- Critics of the $64 billion California bullet train project have filed a legal action in state Superior Court to stop the project's bond funding, according to The Los Angeles Times.
- The new legal action — which amended a lawsuit filed in December — argues that the California legislature didn't have the right to approve a bill modifying the $9 billion, 2008 voter-approved bond act to pay for work that wasn't directly part of the high-speed rail system work originally outlined for the public.
- Continued legal action has indefinitely delayed disbursement of the bond money, leaving the California High Speed Rail Authority to rely on stop-gap funding. Future federal dollars are contingent on the state matching funds, which rail officials were looking to bond money to provide.
At the heart of the disagreement is the amendment of the bond act to include an additional $7.8 billion system leg and $819 million for electrification of the 52-mile Caltrain Peninsula Corridor railway, which connects San Francisco and Silicon Valley.
Balfour Beatty was awarded a near-$700 million contract back in August, in part, to ready the line for when it will be used by the bullet train system. The CHSRA approved a $3.2 billion bond sale to pay for that work, irking opponents who maintained that the legislative action authorizing the spend was unconstitutional and that voters must approve any substantial changes to the terms of the original bond.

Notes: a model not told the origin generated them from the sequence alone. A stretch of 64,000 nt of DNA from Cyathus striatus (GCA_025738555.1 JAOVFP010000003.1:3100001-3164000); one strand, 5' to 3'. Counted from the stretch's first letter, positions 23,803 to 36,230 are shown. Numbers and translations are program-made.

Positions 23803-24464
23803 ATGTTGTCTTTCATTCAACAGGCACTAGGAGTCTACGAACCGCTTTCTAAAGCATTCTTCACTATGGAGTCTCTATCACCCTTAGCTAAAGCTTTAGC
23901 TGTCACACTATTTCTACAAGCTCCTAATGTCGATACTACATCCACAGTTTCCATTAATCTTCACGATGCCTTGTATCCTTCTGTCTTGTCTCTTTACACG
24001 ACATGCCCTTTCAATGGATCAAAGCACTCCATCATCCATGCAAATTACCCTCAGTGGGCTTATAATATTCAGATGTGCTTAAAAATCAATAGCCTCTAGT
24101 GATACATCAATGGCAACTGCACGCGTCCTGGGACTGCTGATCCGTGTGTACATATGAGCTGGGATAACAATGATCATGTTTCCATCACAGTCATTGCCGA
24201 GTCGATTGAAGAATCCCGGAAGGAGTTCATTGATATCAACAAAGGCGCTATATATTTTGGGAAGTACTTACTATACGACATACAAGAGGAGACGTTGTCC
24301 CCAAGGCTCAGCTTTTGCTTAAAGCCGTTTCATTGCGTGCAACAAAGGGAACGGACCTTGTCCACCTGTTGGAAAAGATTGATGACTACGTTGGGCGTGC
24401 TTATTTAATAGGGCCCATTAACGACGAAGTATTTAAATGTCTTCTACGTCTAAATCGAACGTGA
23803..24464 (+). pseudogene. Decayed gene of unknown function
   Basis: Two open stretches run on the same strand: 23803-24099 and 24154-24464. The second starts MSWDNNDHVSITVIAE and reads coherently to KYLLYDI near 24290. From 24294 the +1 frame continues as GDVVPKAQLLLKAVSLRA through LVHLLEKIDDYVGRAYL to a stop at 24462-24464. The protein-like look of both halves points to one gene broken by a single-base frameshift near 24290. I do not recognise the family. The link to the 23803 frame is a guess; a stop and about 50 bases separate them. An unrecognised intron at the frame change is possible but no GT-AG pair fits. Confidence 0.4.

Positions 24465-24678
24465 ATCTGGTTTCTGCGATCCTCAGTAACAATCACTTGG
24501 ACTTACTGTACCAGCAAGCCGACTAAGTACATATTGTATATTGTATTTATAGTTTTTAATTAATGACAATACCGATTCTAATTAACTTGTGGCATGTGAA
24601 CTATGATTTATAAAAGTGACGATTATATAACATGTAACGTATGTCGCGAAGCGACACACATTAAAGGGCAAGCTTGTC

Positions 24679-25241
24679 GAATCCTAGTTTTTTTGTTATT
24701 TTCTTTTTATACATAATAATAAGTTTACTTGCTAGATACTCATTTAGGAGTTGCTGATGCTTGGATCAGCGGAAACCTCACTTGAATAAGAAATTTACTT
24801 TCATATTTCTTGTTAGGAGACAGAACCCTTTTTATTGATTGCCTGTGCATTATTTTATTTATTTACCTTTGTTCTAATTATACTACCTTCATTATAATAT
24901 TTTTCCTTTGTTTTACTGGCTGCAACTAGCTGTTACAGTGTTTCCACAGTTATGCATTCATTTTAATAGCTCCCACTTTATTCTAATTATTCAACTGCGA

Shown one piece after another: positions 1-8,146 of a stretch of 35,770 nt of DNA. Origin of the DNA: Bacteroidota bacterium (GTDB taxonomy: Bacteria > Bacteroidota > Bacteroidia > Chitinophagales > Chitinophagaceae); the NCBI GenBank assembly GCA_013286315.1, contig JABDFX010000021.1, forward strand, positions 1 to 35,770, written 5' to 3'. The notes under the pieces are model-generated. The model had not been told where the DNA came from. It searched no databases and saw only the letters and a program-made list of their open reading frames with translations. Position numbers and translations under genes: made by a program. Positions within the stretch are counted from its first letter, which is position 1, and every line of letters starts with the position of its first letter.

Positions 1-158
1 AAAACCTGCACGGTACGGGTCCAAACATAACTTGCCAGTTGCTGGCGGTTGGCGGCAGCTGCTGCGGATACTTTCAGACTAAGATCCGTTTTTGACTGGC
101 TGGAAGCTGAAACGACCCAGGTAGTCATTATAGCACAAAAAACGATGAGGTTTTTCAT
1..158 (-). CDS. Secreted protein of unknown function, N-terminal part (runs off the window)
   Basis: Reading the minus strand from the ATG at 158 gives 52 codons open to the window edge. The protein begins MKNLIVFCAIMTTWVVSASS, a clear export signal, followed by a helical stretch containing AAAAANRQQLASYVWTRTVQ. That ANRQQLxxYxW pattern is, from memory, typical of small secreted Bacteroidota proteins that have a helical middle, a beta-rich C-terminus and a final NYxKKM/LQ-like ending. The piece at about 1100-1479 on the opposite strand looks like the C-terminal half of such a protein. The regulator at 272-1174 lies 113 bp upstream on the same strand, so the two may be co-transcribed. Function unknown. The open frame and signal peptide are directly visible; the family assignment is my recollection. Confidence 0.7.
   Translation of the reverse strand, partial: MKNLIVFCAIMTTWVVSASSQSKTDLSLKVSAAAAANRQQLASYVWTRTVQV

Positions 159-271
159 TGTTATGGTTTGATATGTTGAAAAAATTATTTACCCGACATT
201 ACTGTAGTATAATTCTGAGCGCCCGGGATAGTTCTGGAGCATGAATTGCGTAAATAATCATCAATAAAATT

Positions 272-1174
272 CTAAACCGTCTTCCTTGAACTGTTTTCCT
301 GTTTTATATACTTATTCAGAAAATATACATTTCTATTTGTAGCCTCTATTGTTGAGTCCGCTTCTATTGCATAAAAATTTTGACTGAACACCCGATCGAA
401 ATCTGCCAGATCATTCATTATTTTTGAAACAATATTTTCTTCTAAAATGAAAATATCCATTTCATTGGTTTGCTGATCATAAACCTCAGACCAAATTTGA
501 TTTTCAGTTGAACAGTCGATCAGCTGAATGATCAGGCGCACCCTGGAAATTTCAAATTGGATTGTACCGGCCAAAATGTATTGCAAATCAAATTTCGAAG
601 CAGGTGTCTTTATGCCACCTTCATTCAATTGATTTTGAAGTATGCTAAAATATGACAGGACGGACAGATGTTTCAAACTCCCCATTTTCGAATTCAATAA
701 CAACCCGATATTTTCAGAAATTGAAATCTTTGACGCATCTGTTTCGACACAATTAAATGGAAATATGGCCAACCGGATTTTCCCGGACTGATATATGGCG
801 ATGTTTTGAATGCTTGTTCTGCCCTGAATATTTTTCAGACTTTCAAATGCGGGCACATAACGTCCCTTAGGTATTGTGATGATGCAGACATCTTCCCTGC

Last month, the authority was forced to deny that it was facing a potential $3.6 billion deficit on its first leg from Merced to Shafter, part of the extra work itemized in the lawsuit. The CHSRA denied The Times report and said the newspaper's analysis was built around a confidential risk analysis that was based on project hypotheticals.
This latest development continues the bullet train saga of alleged cost overruns and mismanagement, all seemingly kicked off by another Times story last year, which spurred a series of special legislative hearings after suggesting that the CHSRA was not completely forthcoming in its initial financial and feasibility statements. Since then, the authority has been forced to change its originally projected routes in order to expedite the construction process and save money.